MPs have voted for an outright ban on hunting with dogs after five hours of intense Commons debate.
Both sides protested in Westminster
With a huge majority of 208, MPs backed a backbench amendment to the controversial Hunting Bill by 362 to 154.
The vote sets up another bruising battle with the House of Lords, which has opposed a hunting ban since Labour began its attempts to limit the blood sport in 1997.
But the vote would never have happened had the government pressed its own changes to the bill to a vote and won.
Instead ministers dramatically decided at the end of the debate to withdraw their own amendment.
Officials say they realised during the day that MPs risked not getting the vote they had been promised on the outright ban proposal. The government motion was thus withdrawn as an "act of good faith".
Rural Affairs Minister Alun Michael still urged MPs, who had a free vote, not to back an outright ban.
Ministers suggested such a ban would prove "unworkable" and insisted the government's bill was the best way of preventing animal cruelty.
Labour backbencher Tony Banks hailed the vote as "excellent news".
"Hopefully we have achieved a total ban on the hunting of wild mammals with dogs,
which is something we promised as a party that we would do," he said.
The bill will now return to a committee of MPs to review the changes, and will not go to the House of Lords until the autumn.
HUNTING BAN TIMETABLE
1997: Labour's election manifesto promises free vote on a hunting ban
1999: Countryside Alliance marches in support of hunting at Labour Party conference
2000: Burns inquiry shows a maximum of 4,300 jobs
would be lost by a ban, not the 16,000 claimed by supporters
2001: Lords votes against Hunting Bill
2002: Six month consultation announced to produce new bill
2003: MPs vote by 362 to 154 to ban fox-hunting with dog
If the Lords rejects it, MPs will have to pass the bill in two successive sessions of Parliament to get the ban on the statute books.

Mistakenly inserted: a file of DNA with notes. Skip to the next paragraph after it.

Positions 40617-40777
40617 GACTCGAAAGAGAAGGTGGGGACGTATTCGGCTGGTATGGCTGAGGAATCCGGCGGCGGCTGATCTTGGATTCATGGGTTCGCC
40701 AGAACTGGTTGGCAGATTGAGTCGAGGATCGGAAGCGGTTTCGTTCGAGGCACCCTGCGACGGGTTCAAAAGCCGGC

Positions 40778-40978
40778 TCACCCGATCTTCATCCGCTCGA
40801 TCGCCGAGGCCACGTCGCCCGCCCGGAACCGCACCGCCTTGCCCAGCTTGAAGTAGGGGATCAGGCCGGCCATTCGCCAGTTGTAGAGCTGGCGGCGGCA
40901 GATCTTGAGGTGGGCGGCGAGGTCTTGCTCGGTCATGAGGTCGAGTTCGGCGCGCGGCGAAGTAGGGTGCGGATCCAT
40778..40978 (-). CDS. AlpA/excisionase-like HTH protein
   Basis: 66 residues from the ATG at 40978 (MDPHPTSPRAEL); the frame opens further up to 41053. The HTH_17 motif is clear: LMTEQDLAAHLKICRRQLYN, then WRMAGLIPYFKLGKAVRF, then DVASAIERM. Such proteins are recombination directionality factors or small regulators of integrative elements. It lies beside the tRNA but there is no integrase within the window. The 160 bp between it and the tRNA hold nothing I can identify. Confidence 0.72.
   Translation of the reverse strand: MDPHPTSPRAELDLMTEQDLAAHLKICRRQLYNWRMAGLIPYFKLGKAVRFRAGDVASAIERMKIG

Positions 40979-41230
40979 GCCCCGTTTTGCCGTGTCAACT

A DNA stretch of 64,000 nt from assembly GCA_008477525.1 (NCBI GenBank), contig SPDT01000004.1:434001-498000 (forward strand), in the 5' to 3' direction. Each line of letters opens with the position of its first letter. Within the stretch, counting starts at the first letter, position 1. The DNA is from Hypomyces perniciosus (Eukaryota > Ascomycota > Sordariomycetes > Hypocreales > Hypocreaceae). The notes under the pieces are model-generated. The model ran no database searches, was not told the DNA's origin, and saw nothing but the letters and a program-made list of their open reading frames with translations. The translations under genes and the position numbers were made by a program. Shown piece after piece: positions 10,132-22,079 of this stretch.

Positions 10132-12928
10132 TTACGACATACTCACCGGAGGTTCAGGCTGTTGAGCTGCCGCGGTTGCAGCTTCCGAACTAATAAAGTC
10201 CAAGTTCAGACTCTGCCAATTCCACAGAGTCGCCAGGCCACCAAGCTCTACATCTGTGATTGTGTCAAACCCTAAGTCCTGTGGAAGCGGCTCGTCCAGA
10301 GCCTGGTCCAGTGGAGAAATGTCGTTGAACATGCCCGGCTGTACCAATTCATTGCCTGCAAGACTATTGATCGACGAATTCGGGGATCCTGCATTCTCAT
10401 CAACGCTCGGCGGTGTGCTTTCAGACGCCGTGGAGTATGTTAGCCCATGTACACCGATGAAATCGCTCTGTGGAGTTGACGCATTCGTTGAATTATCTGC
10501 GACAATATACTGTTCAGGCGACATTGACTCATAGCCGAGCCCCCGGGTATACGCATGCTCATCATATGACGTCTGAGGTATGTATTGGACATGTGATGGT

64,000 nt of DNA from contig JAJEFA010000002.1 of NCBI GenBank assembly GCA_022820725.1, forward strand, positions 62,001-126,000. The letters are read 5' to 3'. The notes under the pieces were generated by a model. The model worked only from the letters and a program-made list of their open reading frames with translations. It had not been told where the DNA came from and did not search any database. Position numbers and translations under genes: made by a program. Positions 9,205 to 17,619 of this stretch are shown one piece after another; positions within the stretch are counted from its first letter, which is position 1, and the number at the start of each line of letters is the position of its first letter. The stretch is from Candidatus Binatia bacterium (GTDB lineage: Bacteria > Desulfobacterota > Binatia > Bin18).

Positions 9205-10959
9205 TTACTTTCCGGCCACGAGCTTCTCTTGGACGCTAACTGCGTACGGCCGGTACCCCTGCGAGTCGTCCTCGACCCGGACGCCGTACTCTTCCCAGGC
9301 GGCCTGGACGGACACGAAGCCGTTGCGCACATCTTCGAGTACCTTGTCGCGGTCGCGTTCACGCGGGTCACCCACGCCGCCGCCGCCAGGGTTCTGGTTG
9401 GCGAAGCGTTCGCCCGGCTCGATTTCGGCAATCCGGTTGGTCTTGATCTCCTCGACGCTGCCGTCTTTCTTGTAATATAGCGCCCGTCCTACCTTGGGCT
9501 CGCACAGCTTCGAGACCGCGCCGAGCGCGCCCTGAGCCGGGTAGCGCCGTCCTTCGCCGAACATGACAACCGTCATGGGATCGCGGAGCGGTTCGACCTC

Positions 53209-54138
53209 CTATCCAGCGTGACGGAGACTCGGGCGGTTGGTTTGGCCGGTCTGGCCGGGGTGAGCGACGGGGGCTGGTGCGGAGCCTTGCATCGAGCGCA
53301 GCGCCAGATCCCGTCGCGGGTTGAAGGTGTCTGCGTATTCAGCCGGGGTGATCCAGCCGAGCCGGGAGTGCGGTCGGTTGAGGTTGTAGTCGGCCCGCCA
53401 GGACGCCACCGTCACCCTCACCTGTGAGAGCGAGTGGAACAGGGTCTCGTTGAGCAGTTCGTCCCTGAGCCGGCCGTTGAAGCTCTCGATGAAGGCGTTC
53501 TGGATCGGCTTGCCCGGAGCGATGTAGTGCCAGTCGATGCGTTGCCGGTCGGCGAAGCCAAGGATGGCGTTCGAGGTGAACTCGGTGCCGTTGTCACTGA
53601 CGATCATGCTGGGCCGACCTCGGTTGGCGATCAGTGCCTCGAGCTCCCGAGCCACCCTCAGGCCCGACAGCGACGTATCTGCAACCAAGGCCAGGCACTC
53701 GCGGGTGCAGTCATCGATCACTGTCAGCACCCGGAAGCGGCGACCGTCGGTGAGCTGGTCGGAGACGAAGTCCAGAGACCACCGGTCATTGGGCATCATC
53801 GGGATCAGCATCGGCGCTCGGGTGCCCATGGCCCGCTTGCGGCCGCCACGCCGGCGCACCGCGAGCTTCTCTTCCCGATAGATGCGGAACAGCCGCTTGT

The pro-hunting Countryside Alliance said the vote would only stiffen the resolve of the House of Lords to oppose the ban.
The Alliance's Tim Bonner said: "I think Alun Michael clearly knew he was beaten, that he had not persuaded the Parliamentary Labour Party to back his bill, so he backed down and allowed the banners to have their way.
"In our view it means that a ban on hunting is probably further away, not closer."
But Phyllis Campbell-McRae, the UK director of the International Fund for Animal
Welfare, welcomed the vote "wholeheartedly".
"The cruelty of hunting with dogs is unacceptable in modern
society and the vote this evening means that the House of Commons has signalled
a total end to this barbaric activity," she said.
The animal welfare campaigner said she now expected the government to ensure the ban passed into law.
Earlier, Mr Michael said much of the criticism of the bill was misplaced.
He told MPs: "This will ensure that all cruelty associated with hunting with dogs will be banned - no doubt, no compromise, no delay."
Ann Widdecombe, one of the few anti-hunt Tory MPs, urged MPs to seize the best chance to years to "ban that barbarism" completely.
It would be a "mark of shame" for MPs to give in to "some shoddy compromise that a blackmailing government has tried to impose on its own backbenchers", she said.
Conservative frontbencher James Gray instead argued voters would be puzzled why so much time was being wasted on hunting when soldiers were dying in Iraq and the NHS was in "crisis".
Fellow Tory MP Nicholas Soames predicted a ban would leave "deep and abiding resentment" in the countryside.
The government's consultation on the bill was a "disgraceful sham", he said.
News of the vote was greeted with both cheers and jeers from campaigners from both sides of the hunting debate who had gathered in Parliament Square.